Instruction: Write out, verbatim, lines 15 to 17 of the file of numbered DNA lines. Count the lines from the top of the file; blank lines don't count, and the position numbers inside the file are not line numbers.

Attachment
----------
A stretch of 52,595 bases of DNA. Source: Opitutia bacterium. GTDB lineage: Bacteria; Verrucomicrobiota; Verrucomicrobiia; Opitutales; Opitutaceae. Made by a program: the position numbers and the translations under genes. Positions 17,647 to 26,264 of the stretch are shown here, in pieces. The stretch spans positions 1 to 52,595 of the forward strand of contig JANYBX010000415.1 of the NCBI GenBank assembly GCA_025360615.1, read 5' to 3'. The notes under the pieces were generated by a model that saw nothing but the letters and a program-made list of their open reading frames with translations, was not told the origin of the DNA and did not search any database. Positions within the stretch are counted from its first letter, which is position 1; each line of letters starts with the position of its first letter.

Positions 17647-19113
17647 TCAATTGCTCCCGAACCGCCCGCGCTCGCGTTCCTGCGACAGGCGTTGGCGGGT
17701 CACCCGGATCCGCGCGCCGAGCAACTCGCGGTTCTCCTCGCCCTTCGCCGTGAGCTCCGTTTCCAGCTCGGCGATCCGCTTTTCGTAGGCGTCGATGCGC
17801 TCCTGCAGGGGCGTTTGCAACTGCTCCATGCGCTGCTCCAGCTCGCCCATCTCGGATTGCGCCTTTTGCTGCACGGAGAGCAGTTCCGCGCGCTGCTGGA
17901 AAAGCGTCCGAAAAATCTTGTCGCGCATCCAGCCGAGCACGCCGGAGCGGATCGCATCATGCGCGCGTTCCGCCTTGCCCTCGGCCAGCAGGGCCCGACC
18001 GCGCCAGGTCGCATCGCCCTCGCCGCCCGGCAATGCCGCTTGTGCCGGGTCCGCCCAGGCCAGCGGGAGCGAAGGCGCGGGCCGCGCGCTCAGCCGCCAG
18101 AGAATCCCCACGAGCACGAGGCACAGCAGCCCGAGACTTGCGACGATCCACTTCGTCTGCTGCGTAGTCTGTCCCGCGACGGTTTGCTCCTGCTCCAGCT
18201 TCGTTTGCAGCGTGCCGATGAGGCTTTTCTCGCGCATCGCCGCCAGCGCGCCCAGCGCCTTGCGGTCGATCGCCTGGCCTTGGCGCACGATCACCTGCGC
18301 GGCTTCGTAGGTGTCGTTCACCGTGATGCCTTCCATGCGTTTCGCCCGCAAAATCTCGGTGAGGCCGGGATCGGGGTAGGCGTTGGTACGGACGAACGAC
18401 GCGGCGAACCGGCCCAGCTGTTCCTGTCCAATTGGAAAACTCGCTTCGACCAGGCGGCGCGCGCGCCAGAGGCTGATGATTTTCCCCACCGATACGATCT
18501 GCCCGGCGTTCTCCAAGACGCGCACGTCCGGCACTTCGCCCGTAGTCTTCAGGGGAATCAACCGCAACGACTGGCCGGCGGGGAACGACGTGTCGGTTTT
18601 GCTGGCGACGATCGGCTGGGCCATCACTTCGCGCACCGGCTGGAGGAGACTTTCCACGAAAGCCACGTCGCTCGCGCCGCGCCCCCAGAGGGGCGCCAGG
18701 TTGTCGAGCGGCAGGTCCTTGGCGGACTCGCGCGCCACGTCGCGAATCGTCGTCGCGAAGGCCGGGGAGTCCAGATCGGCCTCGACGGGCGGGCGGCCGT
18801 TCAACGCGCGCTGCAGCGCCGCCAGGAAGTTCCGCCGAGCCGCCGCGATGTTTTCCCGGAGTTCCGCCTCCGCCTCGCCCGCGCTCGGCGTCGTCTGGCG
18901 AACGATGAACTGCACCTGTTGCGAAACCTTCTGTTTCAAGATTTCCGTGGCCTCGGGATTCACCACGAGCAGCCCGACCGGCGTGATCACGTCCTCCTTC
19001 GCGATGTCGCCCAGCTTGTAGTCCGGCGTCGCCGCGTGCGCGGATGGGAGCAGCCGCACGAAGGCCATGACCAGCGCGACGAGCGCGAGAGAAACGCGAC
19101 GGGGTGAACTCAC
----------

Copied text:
18801 TCAACGCGCGCTGCAGCGCCGCCAGGAAGTTCCGCCGAGCCGCCGCGATGTTTTCCCGGAGTTCCGCCTCCGCCTCGCCCGCGCTCGGCGTCGTCTGGCG
18901 AACGATGAACTGCACCTGTTGCGAAACCTTCTGTTTCAAGATTTCCGTGGCCTCGGGATTCACCACGAGCAGCCCGACCGGCGTGATCACGTCCTCCTTC
19001 GCGATGTCGCCCAGCTTGTAGTCCGGCGTCGCCGCGTGCGCGGATGGGAGCAGCCGCACGAAGGCCATGACCAGCGCGACGAGCGCGAGAGAAACGCGAC